Mission Impossible: Finding a Mini-Van Made in America by Union Workers

minivan assemblyLast year, not one of the 491,687 new minivans sold in the United States was made in America by unionized workers. There were no union made minivans to be found.

Some were manufactured overseas by companies owned by non-American manufacturers. The Kia Sedona, with 24,047 sales, was built in South Korea, Russia, and the Philippines. The MAZDA5, with 19,155 sales, was built in China, Japan, and Taiwan.

Some minivans from Japanese companies were built in the U.S., but by non-unionized workers. Honda sold 107,068 Odysseys built in Alabama. Toyota Siennas, built in Indiana, went to 111,429 persons. The Nissan Quest, built in Ohio, had 12,199 sales

Only three minivans were built by unionized workers, but they were made in Canada by members of the Canadian Auto Workers. The Dodge Grand Caravan, with 110,996 sales; Chrysler Town & Country, with 94,320 sales; and the VW Routan, with 12,473 sales, all share the same basic body; most differences are cosmetic. GM and Ford no longer produce minivans.

The United Auto Workers (UAW) suggests that members who wish to buy minivans buy one of the three Chrysler products because much of the parts are manufactured in the United States by UAW members.

All cars, trucks, and vans from GM, Ford, and Chrysler are produced by union workers in the U.S. or Canada. The Japanese-owned Mitsubishi Eclipse, Spyder, and Galant, and the Mazda6 are produced in the U.S. under UAW contracts; neither company makes minivans. All vehicles produced in the U.S. have the first Vehicle Identification Number (VIN) as a 1, 4, or 5; vehicles produced in Canada have a 2 as the first VIN number.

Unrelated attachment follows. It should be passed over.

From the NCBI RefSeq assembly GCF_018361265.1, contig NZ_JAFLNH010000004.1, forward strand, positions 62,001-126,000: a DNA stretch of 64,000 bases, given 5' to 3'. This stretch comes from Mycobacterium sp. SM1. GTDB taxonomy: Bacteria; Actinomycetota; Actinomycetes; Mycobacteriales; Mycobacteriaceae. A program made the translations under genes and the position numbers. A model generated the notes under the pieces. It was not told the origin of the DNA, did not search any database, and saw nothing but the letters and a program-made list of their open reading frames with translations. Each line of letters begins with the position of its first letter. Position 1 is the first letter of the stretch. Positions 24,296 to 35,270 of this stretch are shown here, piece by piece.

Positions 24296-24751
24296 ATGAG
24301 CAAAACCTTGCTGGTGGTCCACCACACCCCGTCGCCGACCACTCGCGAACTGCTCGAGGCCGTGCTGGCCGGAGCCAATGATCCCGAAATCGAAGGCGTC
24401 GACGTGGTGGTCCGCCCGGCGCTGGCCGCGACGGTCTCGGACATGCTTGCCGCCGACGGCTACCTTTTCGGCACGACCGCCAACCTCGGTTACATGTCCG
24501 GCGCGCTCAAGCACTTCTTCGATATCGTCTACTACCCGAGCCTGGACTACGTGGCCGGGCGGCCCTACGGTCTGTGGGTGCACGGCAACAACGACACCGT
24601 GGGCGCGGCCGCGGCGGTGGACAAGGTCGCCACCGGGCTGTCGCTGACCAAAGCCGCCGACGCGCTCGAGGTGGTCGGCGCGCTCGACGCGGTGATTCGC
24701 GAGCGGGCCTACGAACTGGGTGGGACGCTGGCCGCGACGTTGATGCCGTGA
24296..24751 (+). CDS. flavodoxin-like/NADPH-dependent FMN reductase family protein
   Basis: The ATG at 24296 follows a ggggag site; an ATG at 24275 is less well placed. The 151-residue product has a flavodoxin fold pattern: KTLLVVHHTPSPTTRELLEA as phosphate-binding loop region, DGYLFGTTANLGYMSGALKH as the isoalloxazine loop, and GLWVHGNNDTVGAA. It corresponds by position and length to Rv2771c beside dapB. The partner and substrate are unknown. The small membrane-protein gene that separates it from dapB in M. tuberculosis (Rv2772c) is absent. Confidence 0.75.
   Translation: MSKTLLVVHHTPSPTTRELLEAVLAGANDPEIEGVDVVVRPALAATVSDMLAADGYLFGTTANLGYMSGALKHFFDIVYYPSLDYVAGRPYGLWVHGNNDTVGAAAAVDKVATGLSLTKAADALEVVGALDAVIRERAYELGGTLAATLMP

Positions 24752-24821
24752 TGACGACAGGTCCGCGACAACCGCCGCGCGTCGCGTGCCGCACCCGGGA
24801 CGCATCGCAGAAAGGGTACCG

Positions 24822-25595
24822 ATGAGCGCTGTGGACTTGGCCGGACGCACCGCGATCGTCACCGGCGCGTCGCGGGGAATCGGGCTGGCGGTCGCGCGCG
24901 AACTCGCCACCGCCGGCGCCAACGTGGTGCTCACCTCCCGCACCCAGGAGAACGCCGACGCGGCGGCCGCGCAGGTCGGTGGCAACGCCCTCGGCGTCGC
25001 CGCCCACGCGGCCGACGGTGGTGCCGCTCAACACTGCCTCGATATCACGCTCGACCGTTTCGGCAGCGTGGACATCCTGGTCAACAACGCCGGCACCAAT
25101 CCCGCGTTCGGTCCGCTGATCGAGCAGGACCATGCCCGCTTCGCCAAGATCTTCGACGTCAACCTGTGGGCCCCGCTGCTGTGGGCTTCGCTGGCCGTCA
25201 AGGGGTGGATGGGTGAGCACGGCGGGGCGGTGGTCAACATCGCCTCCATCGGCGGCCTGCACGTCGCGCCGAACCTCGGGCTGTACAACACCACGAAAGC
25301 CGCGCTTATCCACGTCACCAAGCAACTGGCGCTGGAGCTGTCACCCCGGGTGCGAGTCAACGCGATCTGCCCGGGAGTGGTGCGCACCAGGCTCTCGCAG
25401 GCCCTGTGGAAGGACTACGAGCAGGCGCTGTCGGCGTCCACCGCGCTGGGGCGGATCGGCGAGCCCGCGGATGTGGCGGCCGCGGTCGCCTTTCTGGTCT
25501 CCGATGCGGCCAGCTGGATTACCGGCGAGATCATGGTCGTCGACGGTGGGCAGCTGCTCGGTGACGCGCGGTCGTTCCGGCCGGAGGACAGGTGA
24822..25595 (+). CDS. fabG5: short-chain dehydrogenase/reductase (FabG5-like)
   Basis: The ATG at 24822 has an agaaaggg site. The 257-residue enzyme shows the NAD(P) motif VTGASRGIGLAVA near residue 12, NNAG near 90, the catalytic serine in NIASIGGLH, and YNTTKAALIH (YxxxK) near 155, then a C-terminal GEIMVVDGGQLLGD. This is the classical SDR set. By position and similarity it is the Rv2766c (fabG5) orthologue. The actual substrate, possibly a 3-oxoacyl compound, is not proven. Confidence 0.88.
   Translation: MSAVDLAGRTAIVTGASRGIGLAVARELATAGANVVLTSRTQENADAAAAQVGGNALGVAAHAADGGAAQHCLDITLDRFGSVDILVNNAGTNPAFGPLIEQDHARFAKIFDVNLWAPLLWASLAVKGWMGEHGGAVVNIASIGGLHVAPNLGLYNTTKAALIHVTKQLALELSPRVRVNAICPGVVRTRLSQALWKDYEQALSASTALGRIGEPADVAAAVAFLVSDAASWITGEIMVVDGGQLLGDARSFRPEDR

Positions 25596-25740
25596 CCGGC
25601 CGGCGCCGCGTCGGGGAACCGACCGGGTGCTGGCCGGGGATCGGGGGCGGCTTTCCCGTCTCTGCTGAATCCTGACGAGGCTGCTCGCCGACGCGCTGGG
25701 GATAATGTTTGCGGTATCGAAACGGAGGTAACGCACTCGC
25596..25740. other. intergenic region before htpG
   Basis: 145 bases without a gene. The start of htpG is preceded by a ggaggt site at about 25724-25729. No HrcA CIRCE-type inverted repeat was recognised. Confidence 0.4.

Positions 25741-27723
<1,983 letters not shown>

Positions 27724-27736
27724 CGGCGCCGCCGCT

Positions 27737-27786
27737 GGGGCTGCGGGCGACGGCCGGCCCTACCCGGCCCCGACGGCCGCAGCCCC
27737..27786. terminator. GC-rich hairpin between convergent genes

Founded in 1935, the UAW quickly established a reputation for creating the first cost-of-living allowances (COLAs) and employer-paid health care programs. It helped pioneer pensions, supplementary unemployment benefits, and paid vacations.

It has been at the forefront of social and economic justice issues; Walter Reuther, its legendary president between 1946 and his death in 1970, marched side-by-side with Martin Luther King Jr. and Cesar Chavez, and helped assure that the UAW was one of the first unions to allow minorities into membership and to integrate the workforce. Bob King, its current president, a lawyer, was arrested for civil disobedience, carrying on the tradition of the social conscience that has identified the union and its leadership.

The UAW doesn’t mind that corporations make profits; it does care when some of the profit is at the expense of the worker, for without a competent and secure work force, there would be no profit. When the economy failed under the Bush–Cheney administration, and the auto manufacturers were struggling, the UAW recognized it was necessary for the workers to take pay cuts and make other concessions for the companies to survive.

But not all corporations have the social conscience that the UAW and the “Big 3” auto manufacturers developed. For decades, American corporations have learned that to “maximize profits,” “improve the bottom line,” and “give strength to shareholder stakes” they could downsize their workforce and ship manufacturing throughout the world. Our companies have outsourced almost every form of tech support, as well as credit card assistance, to vendors whose employees speak varying degrees of English, but tell us their names are George, Barry, or Miriam. Clothing, toys, and just about anything bought by Americans could be made overseas by children working in abject conditions; their parents might make a few cents more, and in certain countries would be thrilled to earn less than half the U.S. minimum wage.

Americans go along with this because they think they are getting their products cheaper. What they don’t want to see is the working conditions of those who are employed by companies that are sub-contractors to the mega-conglomerates of American enterprise. These would be the same companies whose executives earn seven and eight-figure salaries and benefits, while millions are unemployed.

But, Americans don’t care. After all, we’re getting less expensive products, even if what we buy is cheaply made because overseas managers, encouraged by American corporate executives, lower the quality of materials and demand even more work from their employees.